Assemblyman Burke Secures Funding for Western New York Domestic Violence Programs

Assemblyman Patrick Burke (D-Buffalo) announced that he helped secure $50,000 in funding for the University at Buffalo School of Law – Family Violence & Women’s Rights (FVWR) Clinic and $100,000 for the Family Justice Center of Erie County in the 2021-22 state budget.

“Incidents of domestic violence have spiked during the pandemic, and it’s imperative that we address this disturbing trend,” Burke said. “I fought to successfully restore critical state funding for these essential programs so they can continue providing necessary aid to Western New Yorkers. I’ll continue working alongside my colleagues in the Assembly to do whatever we can to protect survivors of domestic violence and bring their abusers to justice.”

The FVWRC serves the unmet legal needs of local survivors of domestic violence, providing legal support to Western New York families who cannot afford private counsel. Law students are supervised and trained to represent individuals in civil cases, helping victims to live in safety and families to obtain justice. Students also have the opportunity to work on community and educational programs addressing issues of domestic violence. A recent study found that domestic violence incidents rose more than 8% across the nation in 2020 following lockdown orders put in place to stop the spread of COVID-19, and this estimate is likely an undercount.[1]

“We are so grateful for the funding secured for the Family Violence and Women’s Rights Clinic,” said FVWR Clinic Director Judith Olin. “This funding allows law student attorneys to represent vulnerable survivors of domestic violence under the close supervision of licensed attorneys. Clients represented are mainly single mothers who earn too much to qualify for a free lawyer but are unable to afford private counsel. Providing representation to clients who would otherwise go unrepresented and helping to train future family law attorneys promotes access to justice for survivors of domestic violence. With the skills and experience gained in Clinic, law students enter the workforce ready to hit the ground running.”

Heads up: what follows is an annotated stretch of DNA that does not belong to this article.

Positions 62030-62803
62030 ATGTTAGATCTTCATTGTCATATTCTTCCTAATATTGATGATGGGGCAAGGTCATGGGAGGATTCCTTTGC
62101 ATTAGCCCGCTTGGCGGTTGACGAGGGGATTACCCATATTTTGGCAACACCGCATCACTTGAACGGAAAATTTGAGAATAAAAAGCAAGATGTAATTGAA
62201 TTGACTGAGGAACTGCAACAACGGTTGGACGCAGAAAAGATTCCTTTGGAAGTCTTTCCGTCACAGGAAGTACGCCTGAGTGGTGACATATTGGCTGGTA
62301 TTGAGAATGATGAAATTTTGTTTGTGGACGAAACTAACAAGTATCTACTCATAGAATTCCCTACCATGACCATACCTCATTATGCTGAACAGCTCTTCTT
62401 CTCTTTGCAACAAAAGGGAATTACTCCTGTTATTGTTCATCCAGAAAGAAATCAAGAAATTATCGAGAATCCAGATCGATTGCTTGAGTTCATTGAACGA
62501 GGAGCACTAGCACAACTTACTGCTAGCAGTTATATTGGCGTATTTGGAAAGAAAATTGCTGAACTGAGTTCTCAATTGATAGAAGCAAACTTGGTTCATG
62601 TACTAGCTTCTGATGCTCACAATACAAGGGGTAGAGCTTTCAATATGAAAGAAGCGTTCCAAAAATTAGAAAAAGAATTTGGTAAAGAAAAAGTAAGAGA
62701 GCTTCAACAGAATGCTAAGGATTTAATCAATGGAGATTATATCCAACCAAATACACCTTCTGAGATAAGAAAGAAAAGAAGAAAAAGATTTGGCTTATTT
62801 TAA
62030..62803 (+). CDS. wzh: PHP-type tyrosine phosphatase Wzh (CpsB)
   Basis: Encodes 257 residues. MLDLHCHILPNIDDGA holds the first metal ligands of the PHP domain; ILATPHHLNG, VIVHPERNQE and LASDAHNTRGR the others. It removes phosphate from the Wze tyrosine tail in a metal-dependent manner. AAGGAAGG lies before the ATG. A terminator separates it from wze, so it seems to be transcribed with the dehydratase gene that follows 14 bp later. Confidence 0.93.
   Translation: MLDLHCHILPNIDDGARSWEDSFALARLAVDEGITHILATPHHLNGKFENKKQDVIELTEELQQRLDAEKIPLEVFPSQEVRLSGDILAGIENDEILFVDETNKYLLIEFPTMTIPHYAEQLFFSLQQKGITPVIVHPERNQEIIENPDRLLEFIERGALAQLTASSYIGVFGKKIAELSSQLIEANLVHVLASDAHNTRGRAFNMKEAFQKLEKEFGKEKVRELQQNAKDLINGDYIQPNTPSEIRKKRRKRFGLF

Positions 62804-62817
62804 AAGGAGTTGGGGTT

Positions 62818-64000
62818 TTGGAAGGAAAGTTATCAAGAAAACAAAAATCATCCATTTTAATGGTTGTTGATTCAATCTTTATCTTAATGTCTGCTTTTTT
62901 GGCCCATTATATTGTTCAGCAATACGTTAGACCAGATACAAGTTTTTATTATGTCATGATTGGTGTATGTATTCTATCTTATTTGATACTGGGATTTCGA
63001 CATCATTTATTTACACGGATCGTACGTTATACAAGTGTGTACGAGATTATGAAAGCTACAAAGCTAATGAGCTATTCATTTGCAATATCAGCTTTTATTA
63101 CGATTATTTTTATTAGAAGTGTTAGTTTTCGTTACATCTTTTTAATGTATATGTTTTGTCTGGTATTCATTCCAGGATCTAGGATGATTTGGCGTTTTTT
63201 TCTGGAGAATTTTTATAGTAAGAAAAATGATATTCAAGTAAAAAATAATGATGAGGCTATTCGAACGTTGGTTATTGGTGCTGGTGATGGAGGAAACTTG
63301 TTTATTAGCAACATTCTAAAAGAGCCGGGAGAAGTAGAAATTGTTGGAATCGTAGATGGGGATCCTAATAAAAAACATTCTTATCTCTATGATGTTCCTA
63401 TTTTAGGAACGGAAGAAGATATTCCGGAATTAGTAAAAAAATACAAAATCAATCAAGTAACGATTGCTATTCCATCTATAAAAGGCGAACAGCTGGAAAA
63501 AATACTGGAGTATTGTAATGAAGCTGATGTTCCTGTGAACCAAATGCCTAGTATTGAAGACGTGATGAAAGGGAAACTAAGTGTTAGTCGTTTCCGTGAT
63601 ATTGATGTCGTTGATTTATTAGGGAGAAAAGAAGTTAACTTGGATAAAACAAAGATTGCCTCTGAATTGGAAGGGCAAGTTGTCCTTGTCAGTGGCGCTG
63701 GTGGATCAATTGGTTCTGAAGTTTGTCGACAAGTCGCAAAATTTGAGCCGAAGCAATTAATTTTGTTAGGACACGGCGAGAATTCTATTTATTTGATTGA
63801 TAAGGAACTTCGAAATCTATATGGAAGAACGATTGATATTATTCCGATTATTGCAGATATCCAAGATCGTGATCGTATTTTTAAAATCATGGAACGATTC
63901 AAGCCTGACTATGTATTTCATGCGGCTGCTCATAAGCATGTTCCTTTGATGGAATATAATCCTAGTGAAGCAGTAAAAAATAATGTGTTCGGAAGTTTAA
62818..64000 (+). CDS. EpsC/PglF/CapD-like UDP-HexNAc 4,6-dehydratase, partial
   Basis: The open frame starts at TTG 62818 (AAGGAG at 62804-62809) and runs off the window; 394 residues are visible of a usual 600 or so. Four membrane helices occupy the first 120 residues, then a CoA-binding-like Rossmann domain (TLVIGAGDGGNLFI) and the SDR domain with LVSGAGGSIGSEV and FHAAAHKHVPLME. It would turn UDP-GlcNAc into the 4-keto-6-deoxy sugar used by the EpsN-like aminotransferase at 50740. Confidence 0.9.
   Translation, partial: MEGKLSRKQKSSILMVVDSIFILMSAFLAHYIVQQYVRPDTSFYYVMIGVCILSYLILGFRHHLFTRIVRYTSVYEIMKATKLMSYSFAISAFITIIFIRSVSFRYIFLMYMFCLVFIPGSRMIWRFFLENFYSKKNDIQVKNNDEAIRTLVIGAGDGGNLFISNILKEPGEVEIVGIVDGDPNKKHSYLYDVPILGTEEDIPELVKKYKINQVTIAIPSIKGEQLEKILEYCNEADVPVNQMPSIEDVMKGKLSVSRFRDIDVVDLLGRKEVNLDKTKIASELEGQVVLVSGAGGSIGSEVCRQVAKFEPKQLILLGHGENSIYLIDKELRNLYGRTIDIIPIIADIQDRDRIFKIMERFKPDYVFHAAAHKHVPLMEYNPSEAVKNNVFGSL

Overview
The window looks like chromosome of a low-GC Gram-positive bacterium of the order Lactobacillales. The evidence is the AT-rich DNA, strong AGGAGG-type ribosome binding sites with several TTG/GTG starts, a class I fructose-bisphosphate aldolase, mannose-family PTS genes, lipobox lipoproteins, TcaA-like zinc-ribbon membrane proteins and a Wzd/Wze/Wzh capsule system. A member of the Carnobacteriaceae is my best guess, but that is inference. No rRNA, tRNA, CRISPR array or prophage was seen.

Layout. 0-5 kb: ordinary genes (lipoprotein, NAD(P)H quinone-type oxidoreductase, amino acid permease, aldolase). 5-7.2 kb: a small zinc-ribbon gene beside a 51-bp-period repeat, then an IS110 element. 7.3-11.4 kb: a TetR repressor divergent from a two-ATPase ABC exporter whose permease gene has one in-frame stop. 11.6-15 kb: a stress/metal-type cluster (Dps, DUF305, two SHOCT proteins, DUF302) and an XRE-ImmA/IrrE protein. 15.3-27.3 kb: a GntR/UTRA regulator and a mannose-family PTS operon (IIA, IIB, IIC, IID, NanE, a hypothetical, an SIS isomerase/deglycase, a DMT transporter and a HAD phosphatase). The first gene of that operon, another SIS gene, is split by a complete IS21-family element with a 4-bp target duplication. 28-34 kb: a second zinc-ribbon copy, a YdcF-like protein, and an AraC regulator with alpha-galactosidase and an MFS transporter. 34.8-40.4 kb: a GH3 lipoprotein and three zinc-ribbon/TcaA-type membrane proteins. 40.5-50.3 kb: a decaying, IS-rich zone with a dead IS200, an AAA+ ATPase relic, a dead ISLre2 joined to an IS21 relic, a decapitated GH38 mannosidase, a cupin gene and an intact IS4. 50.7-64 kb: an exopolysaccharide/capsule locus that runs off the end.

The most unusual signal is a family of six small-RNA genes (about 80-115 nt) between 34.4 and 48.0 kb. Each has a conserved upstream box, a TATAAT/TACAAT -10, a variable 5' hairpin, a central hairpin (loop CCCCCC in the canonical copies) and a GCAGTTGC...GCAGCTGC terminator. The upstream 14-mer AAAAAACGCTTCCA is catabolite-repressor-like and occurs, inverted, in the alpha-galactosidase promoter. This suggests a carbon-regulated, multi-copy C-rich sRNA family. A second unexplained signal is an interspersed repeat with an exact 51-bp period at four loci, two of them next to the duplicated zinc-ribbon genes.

The Family Justice Center provides free services for domestic violence victims and their children through an extensive collaboration with several partner agencies that brings them to a secure, comfortable location where victims get the services they need to safely escape abuse. The center also works with the FVWRC to combat domestic violence and provide representation and advocacy for this serious matter.

“The volume of Family Justice Center hotline calls has skyrocketed to a 74% increase, with the majority of our cases being high lethality risk – something we’ve never experienced before at our agency,” said Family Justice Center CEO Mary Travers Murphy. “This critical funding will enable us to continue all the services necessary to save lives.”

Burke has long been an outspoken advocate for legislation that protects survivors of domestic violence. He’s helped pass multiple pieces of legislation that bolster survivors’ rights and provide aid to programs on the frontlines of public service, including a sweeping legislative package in 2019 that would make it easier for victims to escape their abusers. The package also included measures to hold more abusers accountable for their actions, such as allowing victims to receive damages for economic and non-economic losses from all defendants found liable in civil court, increasing the statute of limitations for a civil action to recover damages for injuries arising from domestic violence from one to two years, and ensuring victims of domestic violence understand their legal rights and access to services during criminal and family court proceedings (Ch. 180, 245 and 663 of 2019).

To learn more about the programs, visit or